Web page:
Lots to Fear Here Besides Fear Itself, but There’s Relief

Times Staff Writer

The feeling washes over me every time I hear of an airplane crash or even a near-collision. “I’m never going to fly again,” I tell myself as my mind replays the video of the latest airline disaster. “I can’t cope with being 30,000 feet above the ground anymore.”

Of course, I know the statistics show that flying is safer than driving. I also know that the odds are overwhelmingly against anybody in the Southland dying in an earthquake, but that it does not stop me from worrying, either. And what about all those crazy drivers who weave in and out of freeway traffic, missing my bumper by about six inches? That makes me nervous too.

Yes, I am phobic, defined as having an irrational, excessive and persistent fear of some particular thing or situation. And before you start laughing, is there anybody out there afraid of heights? How about snakes or dogs? Thunderstorms?

Turns out that nearly 15% of Americans harbor some kind of phobia during a lifetime, ranging from absolute avoidance of people to nervousness about elevators, according to a 1988 study by the National Institute of Mental Health. There is even a Phobia Society of America, which has 7,000 members.

My phobias have worsened since I moved to Long Beach about two years ago, and I secretly blamed California in part. Irrational? Maybe not, said Tustin psychologist Jerry Kasdorf, co-owner of Phobia Care Treatment Center.


People are more susceptible to phobias when they feel unstable or alone, Kasdorf said. And few things are as unsettling as a solo move across the country to an enormous metropolitan area such as Los Angeles, he said.

“Southern California is very mobile,” Kasdorf said. “There isn’t a great sense of stability in terms of a support system. The more alienated you feel from the population as a whole, the more alone you feel.”

I also think there is a general level of madness here that makes people nervous, from constant traffic struggles to sewage spills, to air so polluted that spotting mountains on the horizon is a cause to rejoice.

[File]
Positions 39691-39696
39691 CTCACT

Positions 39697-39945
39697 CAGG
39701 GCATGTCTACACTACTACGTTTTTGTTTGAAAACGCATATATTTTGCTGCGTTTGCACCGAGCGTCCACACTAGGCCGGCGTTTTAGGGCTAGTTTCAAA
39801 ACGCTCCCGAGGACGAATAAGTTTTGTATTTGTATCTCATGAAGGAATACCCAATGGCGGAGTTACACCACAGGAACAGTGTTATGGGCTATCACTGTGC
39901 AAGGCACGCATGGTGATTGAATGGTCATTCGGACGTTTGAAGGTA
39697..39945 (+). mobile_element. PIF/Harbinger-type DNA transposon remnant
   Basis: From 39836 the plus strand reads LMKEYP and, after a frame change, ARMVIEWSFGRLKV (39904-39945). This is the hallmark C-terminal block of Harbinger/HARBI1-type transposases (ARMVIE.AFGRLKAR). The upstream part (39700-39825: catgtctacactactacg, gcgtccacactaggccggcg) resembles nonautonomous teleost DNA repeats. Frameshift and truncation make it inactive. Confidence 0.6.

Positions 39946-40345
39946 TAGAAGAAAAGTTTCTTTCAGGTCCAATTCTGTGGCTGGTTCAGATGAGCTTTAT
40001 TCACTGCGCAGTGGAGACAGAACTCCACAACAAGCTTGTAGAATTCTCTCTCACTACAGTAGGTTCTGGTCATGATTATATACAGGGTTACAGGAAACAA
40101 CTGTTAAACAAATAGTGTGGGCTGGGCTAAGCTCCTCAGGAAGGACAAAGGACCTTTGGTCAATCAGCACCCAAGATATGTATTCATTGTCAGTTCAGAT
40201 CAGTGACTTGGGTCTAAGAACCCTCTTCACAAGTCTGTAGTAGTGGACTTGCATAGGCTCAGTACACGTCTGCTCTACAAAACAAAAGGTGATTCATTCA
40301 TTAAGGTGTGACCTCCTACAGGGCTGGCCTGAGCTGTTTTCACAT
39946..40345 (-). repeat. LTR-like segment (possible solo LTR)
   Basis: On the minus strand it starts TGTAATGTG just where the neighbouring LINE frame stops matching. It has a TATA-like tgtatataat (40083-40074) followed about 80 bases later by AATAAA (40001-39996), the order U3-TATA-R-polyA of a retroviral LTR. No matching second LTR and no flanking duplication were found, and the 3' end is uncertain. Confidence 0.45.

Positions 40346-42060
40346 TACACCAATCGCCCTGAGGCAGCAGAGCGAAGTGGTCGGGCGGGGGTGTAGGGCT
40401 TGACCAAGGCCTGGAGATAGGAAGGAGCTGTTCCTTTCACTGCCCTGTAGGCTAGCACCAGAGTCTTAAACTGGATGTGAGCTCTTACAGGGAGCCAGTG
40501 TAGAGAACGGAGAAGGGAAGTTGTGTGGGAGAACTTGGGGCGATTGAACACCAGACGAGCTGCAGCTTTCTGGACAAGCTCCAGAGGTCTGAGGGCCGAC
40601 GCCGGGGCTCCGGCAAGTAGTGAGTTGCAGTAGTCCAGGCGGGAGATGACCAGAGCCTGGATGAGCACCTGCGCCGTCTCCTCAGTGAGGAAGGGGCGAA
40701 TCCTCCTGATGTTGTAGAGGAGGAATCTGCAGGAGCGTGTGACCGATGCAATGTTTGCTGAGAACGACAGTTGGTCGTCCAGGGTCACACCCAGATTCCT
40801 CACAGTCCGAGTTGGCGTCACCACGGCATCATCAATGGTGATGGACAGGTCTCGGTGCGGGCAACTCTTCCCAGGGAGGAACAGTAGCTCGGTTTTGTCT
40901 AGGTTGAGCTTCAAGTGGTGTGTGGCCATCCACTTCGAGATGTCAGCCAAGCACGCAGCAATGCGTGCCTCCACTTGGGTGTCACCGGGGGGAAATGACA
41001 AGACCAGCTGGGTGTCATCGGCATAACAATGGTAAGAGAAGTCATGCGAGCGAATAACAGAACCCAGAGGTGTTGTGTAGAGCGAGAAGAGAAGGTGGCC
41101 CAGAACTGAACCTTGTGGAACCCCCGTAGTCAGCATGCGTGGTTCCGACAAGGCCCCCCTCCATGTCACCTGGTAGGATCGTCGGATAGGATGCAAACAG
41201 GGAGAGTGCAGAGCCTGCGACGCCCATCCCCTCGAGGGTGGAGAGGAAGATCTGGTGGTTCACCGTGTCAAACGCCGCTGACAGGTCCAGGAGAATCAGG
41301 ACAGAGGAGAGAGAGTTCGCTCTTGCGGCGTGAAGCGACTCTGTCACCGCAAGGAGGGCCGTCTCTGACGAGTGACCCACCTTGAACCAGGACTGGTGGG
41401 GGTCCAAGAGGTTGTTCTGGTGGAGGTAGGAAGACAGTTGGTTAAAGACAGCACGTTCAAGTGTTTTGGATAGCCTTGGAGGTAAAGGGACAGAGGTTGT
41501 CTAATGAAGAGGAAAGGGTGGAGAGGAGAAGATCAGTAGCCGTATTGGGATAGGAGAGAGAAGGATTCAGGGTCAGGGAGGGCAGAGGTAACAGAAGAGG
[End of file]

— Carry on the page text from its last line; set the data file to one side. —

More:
Kasdorf agreed, noting that “if your car breaks down in Southern California and somebody stops to help, you worry about who’s going to get out of that other car.”

What’s the answer? Kasdorf advised those afraid to inject a degree of control into a phobia. A phobic has to face the problem situation and find a way to work through it.

He counsels his “fear of flying” clients to research the subject to find out which airlines have the best safety records. Fly out of an airport with less traffic than Los Angeles International. Choose a specific airline and ask for a particular seat.

A disaster preparedness plan can help those who fear earthquakes, he said. Having emergency supplies at home, the office and in cars provides some sense of security.

As for freeway anxiety, he recommended driving a stable car and staying in the traffic lanes that produce the least nervousness.

“Most people will worry about things,” Kasdorf said, “but they won’t take steps to take care of the things they’re worried about.”

And if you’re not careful, some phobias can change your life. Some who suffer from agoraphobia, or fear of open spaces, allow their condition to advance to the point where leaving the house is unthinkable.

Earlier this year, I decided against vacationing in Hawaii because it involved a plane flight. But I agreed, amid some nail-biting, to take a plane trip next month. I know I’ll spend much of the flight listening for suspicious engine noises, but at least I’m going.